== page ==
Wednesday, February 1, 2023

Sunnyvale Addiction Treatment Centers

Featured Rehab Centers in Sunnyvale

Drug Statistics and Treatment in Sunnyvale, California

Sitting on the Central California coast, Sunnyvale is located in Santa Clara County along with the cities of Campbell, Cupertino, Gilroy, Los Altos, Milpitas, Monte Sereno, Morgan Hill, Mountain View, Palo Alto, San Jose, Santa Clara, and Saratoga. It contains the neighborhoods of Plaza Del Rey, Nimitz, Snail, Cherry Orchard, Wrightmont Corners, Gavello Glen, Lakewood, Cumberland South, Heritage District, Sunnyarts, Sunnyvale Civic Center, Panama Park, Morse Park, Braly Corners, Lowlanders, San Miguel, and Stratford Gardens. It has a population of 149,980.

California’s drug abuse rates have increased 50% between the years 2006 and 2013. With Californian hospitals treating over 11,500 patients with opioid overdoses in the latter year. There were 156 drug-abuse-related deaths located in Sunnyvale, CA from 2010- 2013, with 34 lives claimed in 2013 alone.

Primary drugs abused in Sunnyvale are oxycodone, benzodiazepines, Adderall, and Ambien with victims being as young as 12 years of age. These drugs can lead to severe crimes as was seen in November 2017’s Christopher Oicles’ case, where he was arrested for suspected stalking, attempting to kidnap for rape, possession of illegal arms, as well as manufacturing methamphetamine.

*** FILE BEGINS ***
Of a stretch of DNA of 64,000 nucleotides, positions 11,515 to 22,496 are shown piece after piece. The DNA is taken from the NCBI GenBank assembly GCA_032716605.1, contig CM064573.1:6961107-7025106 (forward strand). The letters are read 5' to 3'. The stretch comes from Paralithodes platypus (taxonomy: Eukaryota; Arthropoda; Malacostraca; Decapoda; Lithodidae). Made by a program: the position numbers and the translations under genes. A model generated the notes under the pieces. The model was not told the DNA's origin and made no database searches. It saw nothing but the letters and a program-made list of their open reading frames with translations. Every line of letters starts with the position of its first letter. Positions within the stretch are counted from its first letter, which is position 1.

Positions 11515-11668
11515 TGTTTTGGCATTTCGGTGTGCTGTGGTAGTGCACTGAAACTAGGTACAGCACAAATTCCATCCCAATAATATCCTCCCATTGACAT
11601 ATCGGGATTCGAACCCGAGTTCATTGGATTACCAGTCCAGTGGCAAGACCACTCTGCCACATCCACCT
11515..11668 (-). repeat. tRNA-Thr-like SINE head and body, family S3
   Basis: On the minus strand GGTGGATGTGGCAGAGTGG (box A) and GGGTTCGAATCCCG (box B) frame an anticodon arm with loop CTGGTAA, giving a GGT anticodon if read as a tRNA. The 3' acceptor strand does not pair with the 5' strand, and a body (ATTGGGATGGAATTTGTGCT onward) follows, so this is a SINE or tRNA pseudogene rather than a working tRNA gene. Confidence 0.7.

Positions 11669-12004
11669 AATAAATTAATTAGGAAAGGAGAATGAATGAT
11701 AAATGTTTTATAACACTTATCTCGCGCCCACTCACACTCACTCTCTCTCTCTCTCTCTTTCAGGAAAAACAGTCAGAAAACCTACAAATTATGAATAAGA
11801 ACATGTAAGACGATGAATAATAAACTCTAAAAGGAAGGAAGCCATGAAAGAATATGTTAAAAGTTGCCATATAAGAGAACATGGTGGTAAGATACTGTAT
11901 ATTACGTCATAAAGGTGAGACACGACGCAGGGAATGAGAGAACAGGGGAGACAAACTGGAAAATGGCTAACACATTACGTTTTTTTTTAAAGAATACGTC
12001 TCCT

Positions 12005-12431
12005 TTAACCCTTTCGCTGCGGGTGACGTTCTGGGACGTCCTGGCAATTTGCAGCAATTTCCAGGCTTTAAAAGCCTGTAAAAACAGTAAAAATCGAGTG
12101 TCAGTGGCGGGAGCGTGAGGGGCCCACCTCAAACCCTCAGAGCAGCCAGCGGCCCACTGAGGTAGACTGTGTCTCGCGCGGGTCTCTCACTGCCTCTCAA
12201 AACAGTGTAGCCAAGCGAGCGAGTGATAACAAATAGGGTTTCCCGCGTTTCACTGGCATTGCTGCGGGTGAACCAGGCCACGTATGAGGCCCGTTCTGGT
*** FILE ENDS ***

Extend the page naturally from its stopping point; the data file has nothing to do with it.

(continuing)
If you live in Sunnyvale and have fallen victim to substance abuse don’t hesitate to seek treatment. There are enormous resources in at your disposal.


Schedule I

Heroin is considered Schedule 1 in the California Uniform Controlled Substances Act. It is illegal to possess under California Health And Safety Code 11350 and illegal to possess for sale under Code 11351. Other opiates such as raw opium, opium poppy, straw, morphine, oxycodone, hydrocodone, and codeine are considered Schedule 2 under the California Uniform Controlled Substances Act.

Methylenedioxymethamphetamine (MDMA or “ecstasy”) is categorized as Schedule 1 on the California Uniform Controlled Substances Act. It is illegal for possession under Health and Safety Code 11377 and for possession of sale under code 11378.

Lysergic Acid Diethylamide (LSD), all forms of peyote, Dimethyltryptamine, 4-methyl-2,5-dimethoxyamphetamine (DOM/STP), gamma-hydroxybutyric acid (GHB), bufotenin (toad venom), and ibogaine are all categorized as Schedule 1 under the California Uniform Controlled Substances Act. LSD is illegal for possession under Health and Safety Code 11377 and illegal for possession for sale under Code 11378.